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Thursday, 21 June 2018
Page: 3539


Senator WONG (South AustraliaLeader of the Opposition in the Senate) (09:31): I seek leave to move a motion to vary the order of the Senate of 20 June 2018 relating to consideration of the Treasury Laws Amendment (Personal Income Tax Plan) Bill 2018.

Leave not granted.

Senator WONG: Pursuant to contingent notice, I move:

That so much of standing orders be suspended as would prevent me moving a motion to provide for the consideration of a matter, namely a motion to vary the order of the Senate of 20 June 2018 relating to consideration of the Treasury Laws Amendment (Personal Income Tax Plan) Bill 2018.

I am moving this motion in order to give senators the opportunity to suspend standing orders to debate a motion to, frankly, remedy what was passed yesterday in this chamber.

Senator Ian Macdonald interjecting

Senator WONG: Yes, we will. I'll take the interjection from Senator Macdonald. We will keep trying it again, because we actually believe that the Senate should do its job. The Senate should do its job, mate, which is actually to seek to amend legislation and debate it, not to act like an arm of the executive. We were sent here to legislate, and yesterday the government, along with their mates Senator Rex Patrick and Centre Alliance, who appear to roll over—every time Senator Cormann asks Senator Patrick to jump, he just says, 'How high?' He's a Lib. He is nothing but a Lib. Senator Rex Patrick is nothing but a Lib who is happy to walk in here and do what Senator Nick Xenophon would never have done. Senator Storer put a statement out yesterday, and it was very measured, I would have to say, but it was also a statement which told the truth, which is that Senator Nick Xenophon would never have done what Senator Patrick agreed with Senator Cormann to do, and that is to do over the Senate. This is $144 billion worth of tax cuts that they don't want to debate. This is supposed to be one of the centrepieces of your economic plan, and you don't even have the spine to debate it properly. You come in here and you try an ambush in order to make sure the Senate can't debate amendments. What an extraordinary proposition—that we are sent here in this place, but we want 30 minutes debate on $144 billion worth of tax cuts! What I find extraordinary—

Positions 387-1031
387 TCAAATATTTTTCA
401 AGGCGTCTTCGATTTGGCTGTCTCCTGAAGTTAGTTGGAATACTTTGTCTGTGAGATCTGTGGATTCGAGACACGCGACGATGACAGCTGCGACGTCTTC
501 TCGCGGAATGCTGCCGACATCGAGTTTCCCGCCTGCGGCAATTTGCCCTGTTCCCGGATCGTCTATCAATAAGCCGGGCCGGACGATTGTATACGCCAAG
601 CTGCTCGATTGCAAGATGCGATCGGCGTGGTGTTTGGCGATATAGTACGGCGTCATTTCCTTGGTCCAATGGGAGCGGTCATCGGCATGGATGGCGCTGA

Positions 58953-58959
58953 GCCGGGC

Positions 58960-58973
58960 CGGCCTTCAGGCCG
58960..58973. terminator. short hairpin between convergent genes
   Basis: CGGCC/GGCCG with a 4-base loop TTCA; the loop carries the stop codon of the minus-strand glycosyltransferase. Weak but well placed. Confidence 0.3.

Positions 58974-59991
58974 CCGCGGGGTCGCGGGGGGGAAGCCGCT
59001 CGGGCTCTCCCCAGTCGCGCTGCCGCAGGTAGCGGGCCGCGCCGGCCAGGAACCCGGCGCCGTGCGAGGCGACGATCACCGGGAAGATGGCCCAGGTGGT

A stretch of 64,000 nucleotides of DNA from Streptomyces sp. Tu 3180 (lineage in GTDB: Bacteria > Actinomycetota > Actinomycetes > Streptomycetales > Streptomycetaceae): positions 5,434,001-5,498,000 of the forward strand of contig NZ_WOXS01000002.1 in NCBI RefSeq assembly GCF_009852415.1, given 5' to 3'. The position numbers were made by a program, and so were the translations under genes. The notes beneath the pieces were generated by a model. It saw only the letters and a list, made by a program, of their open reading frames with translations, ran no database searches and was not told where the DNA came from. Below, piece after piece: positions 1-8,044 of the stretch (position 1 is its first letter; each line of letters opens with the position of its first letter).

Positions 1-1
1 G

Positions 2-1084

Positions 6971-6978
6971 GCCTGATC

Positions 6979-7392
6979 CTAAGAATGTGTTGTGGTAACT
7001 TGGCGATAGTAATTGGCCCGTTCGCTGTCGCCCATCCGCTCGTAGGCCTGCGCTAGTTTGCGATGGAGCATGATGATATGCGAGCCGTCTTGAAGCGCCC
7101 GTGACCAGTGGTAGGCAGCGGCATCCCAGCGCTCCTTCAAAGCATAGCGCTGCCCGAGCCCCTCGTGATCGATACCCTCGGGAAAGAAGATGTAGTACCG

Senator Cash: We find this extraordinary!

Senator WONG: The minister, who is a serial misleader of the parliament, continues to interject. But we'll come to you later.

The PRESIDENT: Order! Senator Wong, there is a point of order. I will call Senator Birmingham and then come to you, Senator O'Sullivan.

Senator Birmingham: Mr President, that is a clear reflection upon another member of this Senate. Senator Wong obviously knows better than that and should clearly withdraw.

Senator WONG: Mr President, as always, I will withdraw if you ask me to. The minister herself has conceded that she misled on five occasions.

The PRESIDENT: On the point of order, Senator Birmingham, in my view, and having had advice confirming it from the Clerk, that is not a personal imputation on a senator, but I will remind all senators that, particularly on days like today, we should step back from personal imputations or impugning other senators. Otherwise, today will get more difficult than it needs to be.

Senator WONG: The motion I am seeking to move to suspend standing orders—a motion the government doesn't even want to debate; pretty interesting, isn't it?—would enable this Senate to properly consider the message from the House of Representatives. That's all. From the roaring and the interjections that we saw just previously—and with Senator Macdonald and Senator Cash getting all hot under the collar again—you would think that we were talking about something outrageous. This is parliamentary democracy. There are two chambers. We pass legislation; they pass legislation. We get to consider the amendments that they've made or whether or not they've accepted ours. It's the parliamentary system. What this Leader of the Government in the Senate did yesterday was prevent debate on the message because he wants the political timetable, and that's what so objectionable about all of this. The motion moved was not because there was some time sensitivity or the government had to get it up today or there couldn't be further Senate debate because there had been hours of it, because there hadn't. We'd given up Tuesday night. There'd been, I think, 45 minutes of committee time or maybe a little bit more. It wasn't because we'd been filibustering or there'd been lengthy debate. Senator Mathias Cormann did over the Senate because he wants a political timetable, and that is objectionable. That is not the way this place should be run.

This is an important piece of legislation. We should be able to debate and amend what the House sends back. We accept, of course, that the government has the majority in the House; that's why they're on that side. But they do not have the right to prevent this Senate from debating and amending the message or the legislation which comes back from the House, yet that is what this Senate did yesterday. I'd implore Senator Hinch and others on the crossbench who may be against us on the tax cuts—I think you're wrong in policy on that and wrong in merit, but I accept that's your decision—why do over the Senate to enable Senator Cormann to deliver on Malcolm Turnbull's political timetable? There is no reason why this Senate should not have the opportunity to properly debate and amend the message when it comes back. No reason was put yesterday and no reason has been given. The only reason is the political strategy that Senator Cormann is desperate to deliver on for a desperate Prime Minister ahead of the by-elections.